In Stockholm we have reduced greenhouse gas emissions by 60% per capita. The last 40% of emissions reduction is more difficult because it is largely dependent on people’s behaviour. During our work we have seen that in some cases there is legislation from the EU that should be done in other ways. Together with our two sister projects, we are going to present our experiences and examples we see of legislation that needs to be changed at the European Week of Cities and Regions on 8 October this year.

One issue is that electric vehicles cannot be the only green alternative to all traditional forms of transport. We will need alternative fuels as well; and the very strong restrictions placed on biofuel crops by the European Commission has put a is now counterproductive for climate work. This was introduced in the belief that if you used crops for fuels there would be a shortage of food; but on the other hand 40% of the budget in Europe is going to agriculture – farmers are paid to keep their fields empty to avoid a grain surplus which puts pressure on prices. These farmers could instead receive money to grow crops for biofuel production on their land. This would make the European cost for agriculture lower, make farmers happier and would reduce climate gas emissions from the transport sector in a cost efficient way.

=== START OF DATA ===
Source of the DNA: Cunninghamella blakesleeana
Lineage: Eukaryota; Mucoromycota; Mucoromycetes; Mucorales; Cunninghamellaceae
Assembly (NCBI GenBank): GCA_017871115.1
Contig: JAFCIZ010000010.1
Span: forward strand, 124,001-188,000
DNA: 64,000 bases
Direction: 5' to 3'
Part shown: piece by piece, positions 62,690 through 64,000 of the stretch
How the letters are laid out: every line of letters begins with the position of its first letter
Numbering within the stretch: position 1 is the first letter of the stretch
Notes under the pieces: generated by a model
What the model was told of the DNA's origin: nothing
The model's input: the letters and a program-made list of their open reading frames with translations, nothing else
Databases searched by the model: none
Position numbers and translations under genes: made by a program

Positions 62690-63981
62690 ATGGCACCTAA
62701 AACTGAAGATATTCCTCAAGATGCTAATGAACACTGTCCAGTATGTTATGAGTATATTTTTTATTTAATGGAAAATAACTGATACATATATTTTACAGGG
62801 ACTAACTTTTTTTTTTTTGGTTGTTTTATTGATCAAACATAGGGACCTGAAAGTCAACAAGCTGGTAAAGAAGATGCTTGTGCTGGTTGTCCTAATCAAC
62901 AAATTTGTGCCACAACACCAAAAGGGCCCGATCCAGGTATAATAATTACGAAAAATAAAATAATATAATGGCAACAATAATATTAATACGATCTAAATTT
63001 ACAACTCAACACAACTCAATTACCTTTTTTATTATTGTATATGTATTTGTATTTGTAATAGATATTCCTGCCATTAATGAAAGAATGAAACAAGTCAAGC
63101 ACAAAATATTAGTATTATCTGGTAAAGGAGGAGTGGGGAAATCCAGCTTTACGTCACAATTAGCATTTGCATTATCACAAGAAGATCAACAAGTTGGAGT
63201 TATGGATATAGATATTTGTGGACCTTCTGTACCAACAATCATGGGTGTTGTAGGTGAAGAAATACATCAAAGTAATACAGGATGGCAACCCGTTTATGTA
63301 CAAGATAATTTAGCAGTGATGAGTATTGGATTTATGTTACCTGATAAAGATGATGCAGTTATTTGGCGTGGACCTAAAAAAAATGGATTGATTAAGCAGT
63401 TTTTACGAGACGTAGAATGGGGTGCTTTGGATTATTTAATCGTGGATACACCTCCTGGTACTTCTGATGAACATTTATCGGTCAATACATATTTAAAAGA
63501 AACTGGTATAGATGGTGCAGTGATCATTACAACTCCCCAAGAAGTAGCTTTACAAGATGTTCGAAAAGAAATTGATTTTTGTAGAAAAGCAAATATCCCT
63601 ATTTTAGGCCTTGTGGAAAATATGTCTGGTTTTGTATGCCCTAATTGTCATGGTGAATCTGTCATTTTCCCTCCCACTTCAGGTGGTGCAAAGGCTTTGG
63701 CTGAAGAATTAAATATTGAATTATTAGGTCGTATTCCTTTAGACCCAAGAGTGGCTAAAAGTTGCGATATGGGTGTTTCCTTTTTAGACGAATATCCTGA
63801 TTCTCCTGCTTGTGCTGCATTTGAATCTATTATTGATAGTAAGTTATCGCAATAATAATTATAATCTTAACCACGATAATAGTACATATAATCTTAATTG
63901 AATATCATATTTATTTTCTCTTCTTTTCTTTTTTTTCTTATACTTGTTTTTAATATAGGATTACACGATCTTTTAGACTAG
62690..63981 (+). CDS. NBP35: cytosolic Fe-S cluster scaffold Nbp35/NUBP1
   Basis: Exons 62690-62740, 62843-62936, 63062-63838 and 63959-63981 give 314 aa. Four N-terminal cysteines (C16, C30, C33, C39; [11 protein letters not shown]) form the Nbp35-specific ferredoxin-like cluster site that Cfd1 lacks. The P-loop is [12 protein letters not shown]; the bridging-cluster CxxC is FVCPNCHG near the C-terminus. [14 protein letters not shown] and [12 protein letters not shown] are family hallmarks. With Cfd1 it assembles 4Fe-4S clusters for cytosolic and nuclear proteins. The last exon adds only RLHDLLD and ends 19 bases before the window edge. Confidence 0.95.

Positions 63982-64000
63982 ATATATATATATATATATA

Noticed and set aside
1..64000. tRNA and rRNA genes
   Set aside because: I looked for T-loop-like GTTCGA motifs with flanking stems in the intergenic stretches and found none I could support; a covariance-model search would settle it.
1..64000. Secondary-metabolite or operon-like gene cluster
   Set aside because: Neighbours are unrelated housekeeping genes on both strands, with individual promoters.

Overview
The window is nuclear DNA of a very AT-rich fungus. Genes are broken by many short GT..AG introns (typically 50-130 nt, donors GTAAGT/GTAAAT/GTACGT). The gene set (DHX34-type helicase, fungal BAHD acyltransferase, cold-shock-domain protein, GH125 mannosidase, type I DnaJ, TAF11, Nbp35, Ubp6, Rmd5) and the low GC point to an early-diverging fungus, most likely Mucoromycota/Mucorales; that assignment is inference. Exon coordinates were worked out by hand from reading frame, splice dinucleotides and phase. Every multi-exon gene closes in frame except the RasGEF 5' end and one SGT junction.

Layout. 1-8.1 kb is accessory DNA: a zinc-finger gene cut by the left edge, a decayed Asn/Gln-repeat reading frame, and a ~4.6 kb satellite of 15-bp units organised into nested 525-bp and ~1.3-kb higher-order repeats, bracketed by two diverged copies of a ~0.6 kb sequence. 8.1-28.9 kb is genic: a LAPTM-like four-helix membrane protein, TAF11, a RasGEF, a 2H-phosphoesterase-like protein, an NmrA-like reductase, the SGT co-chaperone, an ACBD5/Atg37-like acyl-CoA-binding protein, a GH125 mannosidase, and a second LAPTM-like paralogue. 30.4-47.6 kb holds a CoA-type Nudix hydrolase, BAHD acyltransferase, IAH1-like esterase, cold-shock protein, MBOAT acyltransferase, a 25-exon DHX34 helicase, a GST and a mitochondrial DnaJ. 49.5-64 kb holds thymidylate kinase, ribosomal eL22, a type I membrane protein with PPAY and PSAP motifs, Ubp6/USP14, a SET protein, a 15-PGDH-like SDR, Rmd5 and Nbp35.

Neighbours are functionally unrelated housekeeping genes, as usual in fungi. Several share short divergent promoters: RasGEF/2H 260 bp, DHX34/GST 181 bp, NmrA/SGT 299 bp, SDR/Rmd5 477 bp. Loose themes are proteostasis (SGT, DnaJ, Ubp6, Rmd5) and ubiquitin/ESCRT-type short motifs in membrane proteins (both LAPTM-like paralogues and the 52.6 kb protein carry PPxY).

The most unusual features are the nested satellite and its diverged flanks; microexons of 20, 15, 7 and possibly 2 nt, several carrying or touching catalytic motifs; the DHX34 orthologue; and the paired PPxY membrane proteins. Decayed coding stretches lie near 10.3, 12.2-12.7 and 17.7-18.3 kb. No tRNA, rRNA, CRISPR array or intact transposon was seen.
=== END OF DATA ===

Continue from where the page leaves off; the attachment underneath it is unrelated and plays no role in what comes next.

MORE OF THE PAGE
Another issue is that smart electric meters have not been implemented the way they should be: the European Commission needs to follow this up and make sure it is implemented according to European legislation. A lot of national things need to change, like the way surplus electricity is taxed in different countries, which can limit the use of solar panels, for example.

Gustaf Landahl

Project Co-ordinator

GrowSmarter

City of Stockholm

gustaf.landahl@stockholm.se

www.grow-smarter.eu